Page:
Business

Half of Parents Still Financially Support Their Adult Children, Study Shows

Gcshutter | E+ | Getty Images
  • Half of parents with a child over 18 provide them with at least some financial support, according to a report.
  • For parents, however, supporting grown children can be a substantial drain at a time when their own financial security is at risk. 

Throughout the pandemic, many adults turned to a likely safety net: their parents.

From buying food to paying for their cell phone plan or covering health and auto insurance, half of parents with a child over 18 provide them with at least some financial support, according to a report by Savings.com.

These parents are shelling out roughly $1,000 a month, on average, on such expenses, the report found.

More from Personal Finance:
Many workers are unhappy with their pay
More Americans feel cash-strapped as inflation spikes
Sacrifices young adults have made to pay their student loans

Young adults just starting out have faced significant financial hurdles over the last few years, including an uneven job market, hefty student loan bills from school and soaring housing costs

In 2020, the share of those living with their parents (often referred to as "boomerang kids") temporarily spiked to a historic high.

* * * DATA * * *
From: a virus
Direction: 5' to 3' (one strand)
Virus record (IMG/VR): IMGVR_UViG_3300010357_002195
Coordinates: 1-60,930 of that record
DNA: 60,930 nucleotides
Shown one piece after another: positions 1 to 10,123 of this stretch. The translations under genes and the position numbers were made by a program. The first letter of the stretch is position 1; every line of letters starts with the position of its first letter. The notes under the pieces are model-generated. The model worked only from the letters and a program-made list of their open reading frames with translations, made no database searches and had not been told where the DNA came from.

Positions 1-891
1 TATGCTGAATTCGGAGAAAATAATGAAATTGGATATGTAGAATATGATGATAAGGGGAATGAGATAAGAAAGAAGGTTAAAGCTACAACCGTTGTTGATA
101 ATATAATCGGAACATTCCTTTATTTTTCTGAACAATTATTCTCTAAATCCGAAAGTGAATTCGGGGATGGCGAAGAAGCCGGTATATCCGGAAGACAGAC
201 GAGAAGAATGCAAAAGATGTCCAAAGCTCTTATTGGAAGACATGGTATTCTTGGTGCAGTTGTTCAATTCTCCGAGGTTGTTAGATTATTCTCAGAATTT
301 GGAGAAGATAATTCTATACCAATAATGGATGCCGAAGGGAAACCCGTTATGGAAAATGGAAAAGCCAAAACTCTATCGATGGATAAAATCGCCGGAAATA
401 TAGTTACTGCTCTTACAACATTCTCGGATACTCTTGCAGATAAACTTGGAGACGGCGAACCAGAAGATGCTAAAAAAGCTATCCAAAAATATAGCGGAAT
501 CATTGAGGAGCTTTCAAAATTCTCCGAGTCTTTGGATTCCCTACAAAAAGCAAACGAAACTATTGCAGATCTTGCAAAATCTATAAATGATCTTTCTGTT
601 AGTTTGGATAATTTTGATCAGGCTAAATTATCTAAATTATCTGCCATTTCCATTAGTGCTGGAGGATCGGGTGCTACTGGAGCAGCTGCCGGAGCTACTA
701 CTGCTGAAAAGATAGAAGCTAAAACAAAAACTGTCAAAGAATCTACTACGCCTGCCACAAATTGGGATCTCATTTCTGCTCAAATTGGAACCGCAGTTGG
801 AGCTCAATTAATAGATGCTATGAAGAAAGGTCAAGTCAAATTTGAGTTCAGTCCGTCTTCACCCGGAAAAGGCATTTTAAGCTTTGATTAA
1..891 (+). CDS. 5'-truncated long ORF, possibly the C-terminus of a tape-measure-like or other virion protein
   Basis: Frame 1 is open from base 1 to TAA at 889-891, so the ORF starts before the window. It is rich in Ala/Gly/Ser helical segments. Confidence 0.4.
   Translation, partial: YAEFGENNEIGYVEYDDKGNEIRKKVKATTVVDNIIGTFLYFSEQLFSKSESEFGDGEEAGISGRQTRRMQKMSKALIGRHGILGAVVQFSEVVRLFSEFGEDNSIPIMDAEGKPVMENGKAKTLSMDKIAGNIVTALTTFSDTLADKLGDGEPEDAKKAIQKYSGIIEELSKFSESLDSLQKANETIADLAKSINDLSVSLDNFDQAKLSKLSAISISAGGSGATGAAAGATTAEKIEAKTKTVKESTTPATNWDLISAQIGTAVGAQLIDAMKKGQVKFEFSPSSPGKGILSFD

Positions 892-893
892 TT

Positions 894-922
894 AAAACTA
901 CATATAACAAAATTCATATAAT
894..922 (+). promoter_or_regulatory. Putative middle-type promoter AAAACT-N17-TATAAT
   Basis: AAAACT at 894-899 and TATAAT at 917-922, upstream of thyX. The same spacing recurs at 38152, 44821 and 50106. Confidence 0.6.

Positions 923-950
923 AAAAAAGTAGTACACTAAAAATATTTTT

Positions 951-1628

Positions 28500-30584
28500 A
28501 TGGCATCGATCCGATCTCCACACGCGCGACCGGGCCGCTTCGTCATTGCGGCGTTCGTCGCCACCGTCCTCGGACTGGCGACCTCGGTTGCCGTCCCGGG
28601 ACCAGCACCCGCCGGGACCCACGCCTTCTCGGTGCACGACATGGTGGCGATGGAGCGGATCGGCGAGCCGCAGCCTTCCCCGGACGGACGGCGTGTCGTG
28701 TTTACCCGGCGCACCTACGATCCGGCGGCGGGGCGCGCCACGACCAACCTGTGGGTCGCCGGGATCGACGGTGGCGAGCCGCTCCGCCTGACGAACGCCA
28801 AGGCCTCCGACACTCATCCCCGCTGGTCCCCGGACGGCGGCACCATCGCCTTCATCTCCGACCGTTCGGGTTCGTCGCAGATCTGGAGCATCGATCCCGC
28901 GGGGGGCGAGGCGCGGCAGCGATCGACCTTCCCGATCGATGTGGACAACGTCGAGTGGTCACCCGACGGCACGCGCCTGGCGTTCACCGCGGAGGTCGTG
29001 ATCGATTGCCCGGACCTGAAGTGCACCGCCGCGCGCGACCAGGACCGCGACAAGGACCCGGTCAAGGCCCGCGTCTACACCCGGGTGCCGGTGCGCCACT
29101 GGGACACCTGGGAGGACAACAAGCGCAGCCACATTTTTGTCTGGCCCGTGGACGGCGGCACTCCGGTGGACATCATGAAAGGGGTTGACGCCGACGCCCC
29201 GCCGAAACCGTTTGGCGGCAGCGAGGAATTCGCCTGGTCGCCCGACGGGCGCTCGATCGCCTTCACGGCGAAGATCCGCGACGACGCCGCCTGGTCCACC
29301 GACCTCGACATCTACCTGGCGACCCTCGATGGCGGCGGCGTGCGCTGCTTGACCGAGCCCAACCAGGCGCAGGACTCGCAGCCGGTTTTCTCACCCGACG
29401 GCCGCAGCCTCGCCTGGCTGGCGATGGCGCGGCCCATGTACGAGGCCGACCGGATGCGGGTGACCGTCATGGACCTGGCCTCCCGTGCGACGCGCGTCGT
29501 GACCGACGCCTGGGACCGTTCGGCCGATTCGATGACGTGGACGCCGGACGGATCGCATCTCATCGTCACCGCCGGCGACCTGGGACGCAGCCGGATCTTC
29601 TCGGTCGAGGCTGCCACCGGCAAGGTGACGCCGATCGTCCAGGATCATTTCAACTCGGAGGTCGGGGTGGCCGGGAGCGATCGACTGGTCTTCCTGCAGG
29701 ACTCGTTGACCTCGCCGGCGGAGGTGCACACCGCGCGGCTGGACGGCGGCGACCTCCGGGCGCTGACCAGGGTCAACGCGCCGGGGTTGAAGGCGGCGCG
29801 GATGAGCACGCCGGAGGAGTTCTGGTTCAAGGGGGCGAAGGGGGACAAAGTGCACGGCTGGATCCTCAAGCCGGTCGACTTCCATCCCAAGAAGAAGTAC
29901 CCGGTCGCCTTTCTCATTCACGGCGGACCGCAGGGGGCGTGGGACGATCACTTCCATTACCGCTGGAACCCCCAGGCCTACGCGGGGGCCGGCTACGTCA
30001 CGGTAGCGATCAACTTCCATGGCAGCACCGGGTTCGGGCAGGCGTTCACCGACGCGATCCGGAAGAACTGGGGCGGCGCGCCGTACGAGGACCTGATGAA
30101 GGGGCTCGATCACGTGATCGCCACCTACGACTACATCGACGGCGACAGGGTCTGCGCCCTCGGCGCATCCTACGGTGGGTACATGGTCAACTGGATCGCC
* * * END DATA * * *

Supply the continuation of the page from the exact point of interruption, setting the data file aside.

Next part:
And yet, 62% of adult children living at home don't contribute to household expenses at all, Savings.com found. 

Now, inflation poses new challenges for achieving financial independence.

For parents, however, supporting grown children can be a substantial drain at a time when their own financial security is at risk. 

"Even with the additional responsibility of taking care of adult children, parents must also take care of themselves," said Shelly-Ann Eweka, senior director of financial planning strategy at TIAA.

"It's like when you're on an airplane, and the flight crews say if you need to wear masks because of an emergency, you need to put yours on first before helping others."

When you spend money supporting your adult children, that drains the funds you could have put toward other financial goals, such as paying off debt, saving for long-term health-care costs and retirement planning, Eweka said.

As a general rule, you should set aside money for your retirement and emergency fund first, she added.

"It's important to prioritize where your money should go."

Subscribe to CNBC on YouTube.

Copyright CNBCs - CNBC
Contact Us